If I’m asleep and my breath smells like cheese (and wine), don’t wake me.

  19. 19
    Christina says:

    Sounds like it has a Tori Phillips flavor to it, but I haven’t read it. GL!

  20. 20
    Sandra Rosa says:

    Not Lady Fortune, although that one does have a jester, but he’s the main hero!

    And the Rebel Bride book, now there’s a twisted tale…

  21. 21
    LisaLisa says:

    It’s been a while since I read it, but the description had me thinking Keeper of the Dream by Penelope Williamson.

  22. 22
    JEM says:

    Definitely not The Rebel Bride, I read that one recently. Although the whole concept of hero rape in that book was deeply disturbing, and kind of ruined the book for me. But that’s hardly what this post is about…

  23. 23
    Veronica says:

    Wow!  I hope someone figures this one our, because it is a must read!

  24. 24

    WOW.
    cheese stealing clown + bejeweled sword + kidnapped and tied to the bed = holy trinity of romance win. 
    i can’t live much longer without reading this.

  25. 25
    kaetchen says:

    The Bedtrick by Wendy Doniger is a *great* work on sex-plot masquerade sotries throughout history (and across the globe). So no, not Shakespeare, or even last millenium was that idea an original one :).

  26. 26
    kaetchen says:

    oops. *stories* – sex-plot masquerade *stories*…

    I hate typos.

  27. 27
    Cerulean says:

    The beginning reminds me of an early Johanna Lindsay book, maybe “When Love Awaits”? H & H are Rolfe & Leonie – but I’m not sure. I do remember a story where the heroine’s parental figures beat her to get her to marry the hero and her face was covered by a veil. The hero thought she was ugly (didn’t notice those were bruises) and he came back later and mistook her for someone else … or just realized she was beautiful. It was definitely one I read in my youth.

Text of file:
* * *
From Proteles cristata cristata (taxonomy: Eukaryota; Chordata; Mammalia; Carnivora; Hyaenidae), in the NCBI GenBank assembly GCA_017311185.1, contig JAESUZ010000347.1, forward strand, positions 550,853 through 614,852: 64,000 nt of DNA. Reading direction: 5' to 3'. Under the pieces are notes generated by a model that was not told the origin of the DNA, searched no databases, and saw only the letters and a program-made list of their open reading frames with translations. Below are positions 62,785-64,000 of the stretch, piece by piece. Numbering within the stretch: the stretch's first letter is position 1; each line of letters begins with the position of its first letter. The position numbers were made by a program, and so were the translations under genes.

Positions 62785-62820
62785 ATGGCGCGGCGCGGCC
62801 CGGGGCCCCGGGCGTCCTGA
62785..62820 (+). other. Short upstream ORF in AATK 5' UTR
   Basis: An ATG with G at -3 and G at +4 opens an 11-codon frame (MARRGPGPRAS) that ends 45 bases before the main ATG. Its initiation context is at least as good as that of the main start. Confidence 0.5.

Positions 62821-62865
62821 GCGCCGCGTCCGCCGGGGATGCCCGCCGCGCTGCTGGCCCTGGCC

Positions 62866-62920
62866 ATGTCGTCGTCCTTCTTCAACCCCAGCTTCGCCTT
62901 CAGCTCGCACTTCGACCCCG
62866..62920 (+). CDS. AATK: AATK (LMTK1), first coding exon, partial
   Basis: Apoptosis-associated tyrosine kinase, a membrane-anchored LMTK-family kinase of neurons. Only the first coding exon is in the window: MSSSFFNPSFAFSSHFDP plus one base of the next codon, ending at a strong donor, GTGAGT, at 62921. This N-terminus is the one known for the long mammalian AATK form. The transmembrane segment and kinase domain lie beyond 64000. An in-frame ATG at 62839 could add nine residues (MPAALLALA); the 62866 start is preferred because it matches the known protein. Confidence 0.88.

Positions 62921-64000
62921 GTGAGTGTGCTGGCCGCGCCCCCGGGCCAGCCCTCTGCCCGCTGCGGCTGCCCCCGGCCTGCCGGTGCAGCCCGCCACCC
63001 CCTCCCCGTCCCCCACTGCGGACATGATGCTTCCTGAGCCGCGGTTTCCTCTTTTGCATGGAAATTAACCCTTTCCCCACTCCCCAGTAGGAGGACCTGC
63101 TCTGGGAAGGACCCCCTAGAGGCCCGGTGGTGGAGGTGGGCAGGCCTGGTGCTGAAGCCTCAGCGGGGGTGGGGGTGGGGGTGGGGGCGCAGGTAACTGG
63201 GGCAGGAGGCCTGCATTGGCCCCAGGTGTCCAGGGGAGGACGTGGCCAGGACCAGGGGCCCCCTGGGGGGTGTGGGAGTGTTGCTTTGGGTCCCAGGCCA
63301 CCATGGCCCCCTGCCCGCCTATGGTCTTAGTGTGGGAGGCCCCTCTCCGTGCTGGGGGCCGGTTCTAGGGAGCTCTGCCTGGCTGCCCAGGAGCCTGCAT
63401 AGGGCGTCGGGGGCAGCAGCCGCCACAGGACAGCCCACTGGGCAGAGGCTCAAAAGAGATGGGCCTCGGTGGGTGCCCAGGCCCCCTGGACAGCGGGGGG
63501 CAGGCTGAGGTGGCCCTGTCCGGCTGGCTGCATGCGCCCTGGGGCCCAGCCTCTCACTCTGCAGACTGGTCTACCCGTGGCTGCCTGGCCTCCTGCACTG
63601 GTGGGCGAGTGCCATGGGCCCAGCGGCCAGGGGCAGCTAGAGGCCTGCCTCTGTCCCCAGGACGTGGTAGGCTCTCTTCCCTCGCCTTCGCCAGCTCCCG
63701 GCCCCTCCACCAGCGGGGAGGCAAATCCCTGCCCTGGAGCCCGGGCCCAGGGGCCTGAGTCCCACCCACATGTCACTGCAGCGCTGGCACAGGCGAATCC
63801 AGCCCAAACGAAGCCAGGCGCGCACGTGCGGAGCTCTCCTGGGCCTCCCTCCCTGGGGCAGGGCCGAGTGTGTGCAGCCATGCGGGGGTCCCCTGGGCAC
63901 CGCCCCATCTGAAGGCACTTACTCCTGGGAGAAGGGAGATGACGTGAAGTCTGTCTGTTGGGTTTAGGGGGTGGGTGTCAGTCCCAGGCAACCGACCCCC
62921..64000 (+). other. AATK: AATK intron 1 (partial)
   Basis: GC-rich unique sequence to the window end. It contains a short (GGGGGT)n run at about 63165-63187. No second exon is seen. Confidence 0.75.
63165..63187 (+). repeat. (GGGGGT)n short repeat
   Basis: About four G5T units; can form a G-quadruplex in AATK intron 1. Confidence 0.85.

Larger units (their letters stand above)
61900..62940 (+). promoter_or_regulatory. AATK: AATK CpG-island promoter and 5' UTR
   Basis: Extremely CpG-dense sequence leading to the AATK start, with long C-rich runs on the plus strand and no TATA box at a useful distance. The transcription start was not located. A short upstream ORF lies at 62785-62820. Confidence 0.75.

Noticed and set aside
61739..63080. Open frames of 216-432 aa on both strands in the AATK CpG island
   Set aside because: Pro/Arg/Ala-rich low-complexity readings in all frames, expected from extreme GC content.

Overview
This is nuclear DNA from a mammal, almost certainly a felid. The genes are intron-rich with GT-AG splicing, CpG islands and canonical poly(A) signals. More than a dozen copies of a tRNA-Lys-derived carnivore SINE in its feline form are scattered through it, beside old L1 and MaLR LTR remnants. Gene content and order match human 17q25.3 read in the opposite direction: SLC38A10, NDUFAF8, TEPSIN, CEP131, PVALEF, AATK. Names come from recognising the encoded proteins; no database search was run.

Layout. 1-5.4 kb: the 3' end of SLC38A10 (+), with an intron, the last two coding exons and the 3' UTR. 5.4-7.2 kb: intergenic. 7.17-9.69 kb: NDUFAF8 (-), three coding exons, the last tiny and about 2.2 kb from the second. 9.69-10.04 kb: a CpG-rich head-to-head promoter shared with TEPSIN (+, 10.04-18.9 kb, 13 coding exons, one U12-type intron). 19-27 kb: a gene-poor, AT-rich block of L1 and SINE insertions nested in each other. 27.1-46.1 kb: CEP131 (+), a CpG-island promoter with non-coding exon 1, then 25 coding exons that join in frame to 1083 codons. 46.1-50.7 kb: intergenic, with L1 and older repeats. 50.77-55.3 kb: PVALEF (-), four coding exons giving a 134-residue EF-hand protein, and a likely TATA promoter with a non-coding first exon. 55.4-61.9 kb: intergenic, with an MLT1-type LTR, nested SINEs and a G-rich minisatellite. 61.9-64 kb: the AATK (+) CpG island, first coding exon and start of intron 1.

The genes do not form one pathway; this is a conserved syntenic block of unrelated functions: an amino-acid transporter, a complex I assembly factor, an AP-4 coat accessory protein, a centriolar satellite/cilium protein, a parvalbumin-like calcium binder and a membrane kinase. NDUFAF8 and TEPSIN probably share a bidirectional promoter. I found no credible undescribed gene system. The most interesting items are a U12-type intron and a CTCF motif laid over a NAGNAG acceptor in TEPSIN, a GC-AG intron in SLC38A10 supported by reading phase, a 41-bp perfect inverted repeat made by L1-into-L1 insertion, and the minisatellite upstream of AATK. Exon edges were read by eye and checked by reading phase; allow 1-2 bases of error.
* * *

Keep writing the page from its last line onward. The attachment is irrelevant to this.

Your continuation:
28. 28
    sandra says:

    It’s definitely NOT the book you’re looking for, but in Jo Beverley’s AN UNWILLING BRIDE the heroine passes out drunk on the wedding night.  When she wakes up, there is blood on the sheets.  She wonders if the hero did her while she was out cold, but he shows her a bandage on his thumb and explains that there had to be blood on the sheet to keep the servants from gossiping, so he cut himself.  :-D That was the first Jobev book I ever read, and it’s my all-time favorite of hers.  Spamword value82, as in “I value all 82 of her books, but that’s one of her best.”

  29. 29

    omg.  i SO want to read this now!  let me know if you figure it out!
    ~lAUra
    spamword: that53 as in that’s 53 books i have on my “to read” list now.  ;D

  30. 30
    efy says:

    Janie,
    We NEED to know this book’s title. It reminds me of elements of early Kathleen Woodiwiss or maybe Virginia Henley.
    I looked up the recommended books on RT’s themes page – these are the best of the ‘marriage of convenience’ category. Grouped by era, I know some are wrong but do any ring a bell?

    Regency Historicals

    WHITNEY MY LOVE Judith McNaught (Pocket)
    THE HELLION BRIDE Catherine Coulter (Jove)
    A PROMISE OF SPRING Mary Balogh (Signet)
    A NATURAL ATTACHMENT Katherine Kingsley (Signet)
    THE CONVENIENT MARRIAGE Georgette Heyer (William Heineman,1934)
    A CIVIL CONTRACT Georgette Heyer (William Heineman,1934)
    SURRENDER Amanda Quick (Bantam)
    ALL THINGS BEAUTIFUL Cathy Maxwell (Harper)
    THE LION’S LADY Julie Garwood (Pocket)

    Medieval Historicals

    COURTLY LOVE Lynn Bartlett (Warner)
    DEFY NOT THE HEART Johanna Lindsey (Avon)
    WINTER HEAT Denise Domning (Topaz)
    SAVING GRACE Julie Garwood (Pocket)

    Other Historicals

    FASCINATION Stella Cameron (Avon)
    Scottish
    A HEART SO INNOCENT Charlene Cross (Pocket)
    Victorian
    VOYAGER Diana Gabaldon (Delacourt)
    Time-Travel
    MORNING GLORY LaVyrle Spencer (Jove)
    WWII
    THE FLAME AND THE FLOWER Kathleen Woodiwiss (Avon)
    Colonial America
    PRINCE CHARMING Julie Garwood (Pocket)
    Victorian West
    WICKED LOVING LIES Rosemary Rogers (Avon)
    Spain, France to Am. West
    THE HAWK AND THE DOVE Virginia Henley (Dell)
    Tudor
    SHANNA Kathleen Woodiwiss (Avon)
    17th-century Carribean-U.S.
    THE MORNING GIFT Eva Ibbotson (St. Martin’s)
    Turn of the Century

Comments are closed.

↑ Back to Top